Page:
Friday, August 3, 2018

Ghost Story #5: My Dad in My Home

While I was writing Maryland Ghosts: Paranormal Encounters in the Free State, my Uncle Bernie sent me more than 30 stories from throughout his life in the form of hand-written letters. After Maryland Ghosts was first published in 2012, and featured most of his Maryland stories, we turned his remaining letters into an unpublished collection to share with family and friends called The Haunted Letters: True Tales from a Ghost-Storied Life. Here is another one of my favorite stories from that collection:

Potomac, Maryland (Montgomery County), 1988

I had a major immune system breakdown on April 22, 1988. The challenge had attacked my liver, spleen, gall bladder, and stomach. I was diagnosed with Epstein-Barr virus, hemochromatosis of the liver, and fibromyalgia, which created extreme chronic pain and fatigue.

I literally lived in the library of my home for almost seven months. I could barely walk, could not take the stairs to my master bedroom, could not drive a vehicle, and was told by 12 of my 16 doctors that I was dying.
My first marriage had become estranged, and had already been a challenge for 14 years. So I was left to take care of myself, cook my own meals, and care for our seven-year-old daughter, Kristen.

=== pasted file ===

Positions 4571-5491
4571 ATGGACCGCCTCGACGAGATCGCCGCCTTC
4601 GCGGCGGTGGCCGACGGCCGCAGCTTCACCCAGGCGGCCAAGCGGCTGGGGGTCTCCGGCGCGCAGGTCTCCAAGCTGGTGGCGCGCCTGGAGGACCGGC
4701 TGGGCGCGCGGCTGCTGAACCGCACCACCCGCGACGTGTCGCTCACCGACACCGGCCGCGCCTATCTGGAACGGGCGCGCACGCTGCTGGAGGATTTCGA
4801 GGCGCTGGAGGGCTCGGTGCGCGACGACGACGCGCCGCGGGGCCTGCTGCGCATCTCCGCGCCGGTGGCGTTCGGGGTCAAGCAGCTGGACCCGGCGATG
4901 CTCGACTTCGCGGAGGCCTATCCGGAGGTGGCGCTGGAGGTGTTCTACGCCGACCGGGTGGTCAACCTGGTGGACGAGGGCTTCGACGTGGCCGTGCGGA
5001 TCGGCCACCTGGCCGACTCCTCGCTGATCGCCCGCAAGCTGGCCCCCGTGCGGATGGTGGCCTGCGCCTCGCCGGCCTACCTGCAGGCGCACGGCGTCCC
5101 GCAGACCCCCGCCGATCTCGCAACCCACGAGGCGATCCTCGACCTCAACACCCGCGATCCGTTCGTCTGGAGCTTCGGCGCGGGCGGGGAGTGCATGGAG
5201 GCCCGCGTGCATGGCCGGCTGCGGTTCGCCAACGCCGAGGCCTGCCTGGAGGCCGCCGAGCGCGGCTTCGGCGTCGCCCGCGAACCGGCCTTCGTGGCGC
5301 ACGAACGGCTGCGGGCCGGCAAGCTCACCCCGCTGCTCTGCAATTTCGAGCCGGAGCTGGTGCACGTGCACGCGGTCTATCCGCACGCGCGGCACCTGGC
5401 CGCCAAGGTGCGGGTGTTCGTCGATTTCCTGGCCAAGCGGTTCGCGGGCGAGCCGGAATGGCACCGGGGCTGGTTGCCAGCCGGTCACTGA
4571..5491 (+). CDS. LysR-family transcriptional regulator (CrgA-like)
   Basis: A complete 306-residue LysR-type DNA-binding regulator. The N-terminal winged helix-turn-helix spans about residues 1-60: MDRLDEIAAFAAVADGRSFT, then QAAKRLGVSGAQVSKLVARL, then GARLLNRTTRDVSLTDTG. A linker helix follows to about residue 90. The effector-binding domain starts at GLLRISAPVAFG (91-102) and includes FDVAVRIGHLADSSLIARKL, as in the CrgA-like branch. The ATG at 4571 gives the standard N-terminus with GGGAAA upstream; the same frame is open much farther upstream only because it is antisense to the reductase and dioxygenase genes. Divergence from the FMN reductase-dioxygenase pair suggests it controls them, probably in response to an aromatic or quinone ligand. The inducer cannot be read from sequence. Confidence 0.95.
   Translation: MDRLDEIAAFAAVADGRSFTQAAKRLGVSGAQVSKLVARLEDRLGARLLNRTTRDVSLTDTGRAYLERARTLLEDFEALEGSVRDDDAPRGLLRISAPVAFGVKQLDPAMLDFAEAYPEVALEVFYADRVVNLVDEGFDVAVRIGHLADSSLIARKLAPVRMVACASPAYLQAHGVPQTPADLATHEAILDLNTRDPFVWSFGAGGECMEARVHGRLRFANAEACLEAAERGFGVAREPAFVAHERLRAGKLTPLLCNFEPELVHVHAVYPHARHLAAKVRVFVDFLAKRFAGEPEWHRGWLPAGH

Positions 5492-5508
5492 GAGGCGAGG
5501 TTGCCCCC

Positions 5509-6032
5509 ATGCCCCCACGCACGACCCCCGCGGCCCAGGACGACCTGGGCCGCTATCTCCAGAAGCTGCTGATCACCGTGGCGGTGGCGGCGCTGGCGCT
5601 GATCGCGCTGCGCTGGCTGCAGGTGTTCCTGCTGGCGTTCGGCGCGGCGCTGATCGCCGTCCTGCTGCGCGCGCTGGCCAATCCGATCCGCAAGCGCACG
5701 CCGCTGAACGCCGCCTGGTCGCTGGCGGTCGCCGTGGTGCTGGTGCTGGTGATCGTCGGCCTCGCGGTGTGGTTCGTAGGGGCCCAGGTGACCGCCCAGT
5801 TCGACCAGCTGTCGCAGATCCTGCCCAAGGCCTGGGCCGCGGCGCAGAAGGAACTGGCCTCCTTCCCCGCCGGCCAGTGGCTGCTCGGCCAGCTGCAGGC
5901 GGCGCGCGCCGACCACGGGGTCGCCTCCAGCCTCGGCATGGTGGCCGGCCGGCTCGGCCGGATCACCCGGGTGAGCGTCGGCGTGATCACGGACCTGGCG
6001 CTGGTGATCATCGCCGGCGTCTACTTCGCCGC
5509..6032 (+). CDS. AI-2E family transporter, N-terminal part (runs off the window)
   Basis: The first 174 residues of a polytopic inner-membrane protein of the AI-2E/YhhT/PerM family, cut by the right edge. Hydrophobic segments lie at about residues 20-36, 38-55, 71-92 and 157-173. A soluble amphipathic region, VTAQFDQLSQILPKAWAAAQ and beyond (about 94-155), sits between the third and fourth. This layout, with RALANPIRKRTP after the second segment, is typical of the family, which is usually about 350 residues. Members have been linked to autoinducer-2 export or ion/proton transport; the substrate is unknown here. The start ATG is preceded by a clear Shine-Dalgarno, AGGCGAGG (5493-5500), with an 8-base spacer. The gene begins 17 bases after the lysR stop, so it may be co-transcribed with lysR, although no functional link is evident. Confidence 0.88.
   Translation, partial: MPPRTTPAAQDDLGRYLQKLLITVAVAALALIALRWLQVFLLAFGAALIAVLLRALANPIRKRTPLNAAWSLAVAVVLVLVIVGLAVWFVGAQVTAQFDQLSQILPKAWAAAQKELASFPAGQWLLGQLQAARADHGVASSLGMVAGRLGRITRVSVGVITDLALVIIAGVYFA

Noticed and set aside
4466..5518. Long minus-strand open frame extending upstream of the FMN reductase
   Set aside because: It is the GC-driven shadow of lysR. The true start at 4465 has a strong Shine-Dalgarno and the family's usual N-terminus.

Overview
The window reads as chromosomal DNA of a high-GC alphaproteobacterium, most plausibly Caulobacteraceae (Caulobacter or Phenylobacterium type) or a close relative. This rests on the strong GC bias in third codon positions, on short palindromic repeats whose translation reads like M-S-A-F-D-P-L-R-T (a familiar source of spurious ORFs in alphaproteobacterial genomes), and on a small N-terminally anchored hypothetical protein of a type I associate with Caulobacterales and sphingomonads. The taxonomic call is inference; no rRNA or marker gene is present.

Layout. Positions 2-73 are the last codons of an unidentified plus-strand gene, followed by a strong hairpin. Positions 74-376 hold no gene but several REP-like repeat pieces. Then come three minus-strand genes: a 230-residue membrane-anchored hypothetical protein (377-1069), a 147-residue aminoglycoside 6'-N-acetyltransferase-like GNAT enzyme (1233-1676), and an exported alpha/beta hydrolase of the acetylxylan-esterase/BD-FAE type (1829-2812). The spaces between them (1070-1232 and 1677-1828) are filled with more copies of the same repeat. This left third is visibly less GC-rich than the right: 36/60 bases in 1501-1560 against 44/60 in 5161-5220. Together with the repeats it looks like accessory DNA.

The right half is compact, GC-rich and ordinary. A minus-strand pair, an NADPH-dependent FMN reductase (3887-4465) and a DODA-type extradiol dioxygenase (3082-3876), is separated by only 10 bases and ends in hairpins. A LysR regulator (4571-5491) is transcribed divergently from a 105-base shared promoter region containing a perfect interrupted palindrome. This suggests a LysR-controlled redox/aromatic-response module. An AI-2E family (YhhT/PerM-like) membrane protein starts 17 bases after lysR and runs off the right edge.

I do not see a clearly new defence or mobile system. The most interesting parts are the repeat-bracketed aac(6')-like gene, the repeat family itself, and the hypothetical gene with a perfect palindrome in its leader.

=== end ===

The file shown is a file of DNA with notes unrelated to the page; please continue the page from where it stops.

The situation was overwhelming at best, plus I had employees with Prudential I was trying to manage by phone, mail, and through personal visits to my home. This went on until the summer of 1990!
One night in May 1988 at approximately 11 p.m., I was preparing to go to bed on the library sofa. One of our dogs, a Yorkie named Tasha who never left my side, was with me.
My father appeared to me in a mist above my favorite rocking chair, which I still have. I was not on medication at that time, I promise, and my first thought was actually, "Well, now I'm also losing my mind!" But when Tasha reacted to my father's appearance—she jumped up on my lap, her ears standing straight up, clearly also seeing what I was seeing—I took the moment more seriously.
I heard my father say, not out loud but almost inside my head, "Don't worry. Everything will be alright." Then Tasha whimpered a little. After a moment, my father vanished with the mist around him, and Tasha settled down.
Tasha died later that summer, while on that same sofa bed in the library. She must have known something was wrong with her, as she jumped up to me and died in my arms. I buried her in the backyard, near the woods. May she and Dad both rest in peace.

"My Dad in My Home," copyright 2018 Bernard W. Masino and Amelia Cotter (first appeared in The Haunted Letters: True Tales from a Ghost-Storied Life, 2013)